I am the divorced parent of a freshman engineering student at Virginia Tech. Recently he, along with many others, was hit with the reality of first year, first semester, college life. Michael, my son, went through what I determined to be the five-week freshman freakout. He wrote to me that he wasn't sure that his dream of becoming an engineer was going to come true, and that he felt that he was letting himself, his father and me down.
I embarked on a networking mission to communicate support to Michael. Following is a letter written by our good friend, Kevin Kennedy. The words he wrote, I think, could apply to all college freshman students who are homesick, frightened, or just plain overwhelmed.
Your mother and I had lunch on Tuesday and, as is a mother's eternal prerogative (and curse), she couldn't suppress her concern over your recent run-in with the five-week college yips (which happens to be most acute with engineering students, as I recall).
I pointed out to her that her real concern would be if you didn't feel overwhelmed, because that would mean you were clueless, which you are not. My absolute worst experiences in school were my freshman year of high school, my first year of college (even as a rinky-dink liberal arts maven) and my first year of law school.
The transitions from one level to the next were brutal. Self-doubt was ever present (just ask my wife about law school). Worse was the sensation of "drowning" and not being able to recover. Your present experience is universal and understandable, especially for E-schoolers.
Observations and Tips (for what it's worth):
1. You matriculated to VT's E-school directly out of high school, which is no mean feat! Why is that significant? Because people who know more about it than you do (now at least) recognize that you possess the intellectual capacity and other characteristics necessary to tackle such a rigorous program.
2. Because your first year curriculum is so demanding and alien to you, you will learn new techniques to handle the load such as:
Sleep -- do not underestimate the rejuvenating power of seven hours of quality sleep per night.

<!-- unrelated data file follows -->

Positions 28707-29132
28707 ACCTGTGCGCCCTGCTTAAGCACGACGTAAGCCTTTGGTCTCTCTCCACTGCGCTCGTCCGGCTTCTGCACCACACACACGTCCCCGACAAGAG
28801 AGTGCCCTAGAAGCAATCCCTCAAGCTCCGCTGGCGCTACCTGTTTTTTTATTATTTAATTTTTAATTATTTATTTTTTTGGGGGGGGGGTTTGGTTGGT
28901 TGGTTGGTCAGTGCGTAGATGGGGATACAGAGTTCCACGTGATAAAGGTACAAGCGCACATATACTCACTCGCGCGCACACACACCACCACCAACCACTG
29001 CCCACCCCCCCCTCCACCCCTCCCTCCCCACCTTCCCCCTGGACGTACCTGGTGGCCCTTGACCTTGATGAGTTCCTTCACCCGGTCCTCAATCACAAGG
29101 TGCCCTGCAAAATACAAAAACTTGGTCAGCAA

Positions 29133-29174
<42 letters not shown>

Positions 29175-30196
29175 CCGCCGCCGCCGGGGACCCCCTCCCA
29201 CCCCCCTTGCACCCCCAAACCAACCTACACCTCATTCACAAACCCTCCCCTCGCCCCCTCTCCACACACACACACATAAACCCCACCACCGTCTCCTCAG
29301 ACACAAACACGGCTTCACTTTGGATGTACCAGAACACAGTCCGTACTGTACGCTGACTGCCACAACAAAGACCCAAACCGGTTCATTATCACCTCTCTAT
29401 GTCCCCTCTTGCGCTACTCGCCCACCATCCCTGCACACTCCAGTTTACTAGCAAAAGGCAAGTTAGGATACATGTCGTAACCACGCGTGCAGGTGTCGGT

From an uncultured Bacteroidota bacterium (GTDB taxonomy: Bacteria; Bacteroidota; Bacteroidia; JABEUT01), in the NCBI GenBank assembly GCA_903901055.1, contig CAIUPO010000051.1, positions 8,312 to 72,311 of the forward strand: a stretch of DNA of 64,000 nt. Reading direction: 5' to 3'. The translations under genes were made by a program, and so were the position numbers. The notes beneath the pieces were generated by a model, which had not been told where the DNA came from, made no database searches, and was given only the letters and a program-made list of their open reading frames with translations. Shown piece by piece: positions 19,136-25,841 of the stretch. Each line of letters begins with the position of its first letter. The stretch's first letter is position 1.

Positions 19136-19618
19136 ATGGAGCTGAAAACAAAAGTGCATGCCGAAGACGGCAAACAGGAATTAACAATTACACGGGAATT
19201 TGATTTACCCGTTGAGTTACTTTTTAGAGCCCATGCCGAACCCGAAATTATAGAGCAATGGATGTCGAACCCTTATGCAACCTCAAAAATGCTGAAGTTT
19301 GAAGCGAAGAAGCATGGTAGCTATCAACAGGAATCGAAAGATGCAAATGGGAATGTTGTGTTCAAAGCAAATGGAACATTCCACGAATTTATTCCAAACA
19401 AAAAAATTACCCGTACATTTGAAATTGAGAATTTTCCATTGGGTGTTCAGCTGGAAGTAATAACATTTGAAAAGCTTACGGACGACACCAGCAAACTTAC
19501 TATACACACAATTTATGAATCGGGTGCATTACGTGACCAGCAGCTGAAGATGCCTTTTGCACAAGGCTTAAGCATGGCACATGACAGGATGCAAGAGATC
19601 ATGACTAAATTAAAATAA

Exercise -- an absolute must! It clears the brain temporarily of the mountains of information you're force-feeding it and it releases much needed stress-relieving chemicals into your system. Peculiarly, instead of being tired, you are ready to tackle the next task.
Hide -- depending upon your roommate and friend situation, you may want to find a remote part of the University that you can sneak off to to avoid distractions and the other temptations of college life. When I really needed to focus at U-Va., I used to go to the deepest part of the stacks at Alderman Library where nobody could find me. In law school at Boston University, I actually went to the law library at Boston College to get away.
Social life -- raise some hell at the right times, you're in college after all. However, the intake of the customary party ingredients virtually assures fatigue (see "Sleep" and "Exercise") and should be enjoyed when you don't need to focus at a peak level.
This is more true in the first year than any other time in college. As you have no doubt observed, there are and will always be innumerable opportunities for partying at VT. Accordingly, if you miss a few social events you really haven't missed anything. Like buses, there's another one coming around the corner.
Faculty -- use them, force yourself on them when you need help. They're making a good living presumably training you to become an engineer. Make them earn it! They've been where you are now and can help you more than you might expect.
Study Breaks -- When you're really cranking, you must, must, must walk (literally) away from the books once every hour and take at least a 10 minute break. Your eyes, body and brain must have a change of venue. Ideally, light exercise, fresh air and fluids will recharge you for the next 50 minutes, and so on . . .
Prayer, meditation, stretching or yoga are also great ways to break-up the strain of studying. This is more important than it sounds!
3. Lastly, this is your journey, not your parents', grandparents', friends' or anyone else's. Your particular genius (i.e., genie, guardian angel, etc.) will guide you to your destiny through the good times and through the seemingly overwhelming times.
Whatever occurs, you are no more or less a child of God than you've always been. Your parents and true friends will always love you.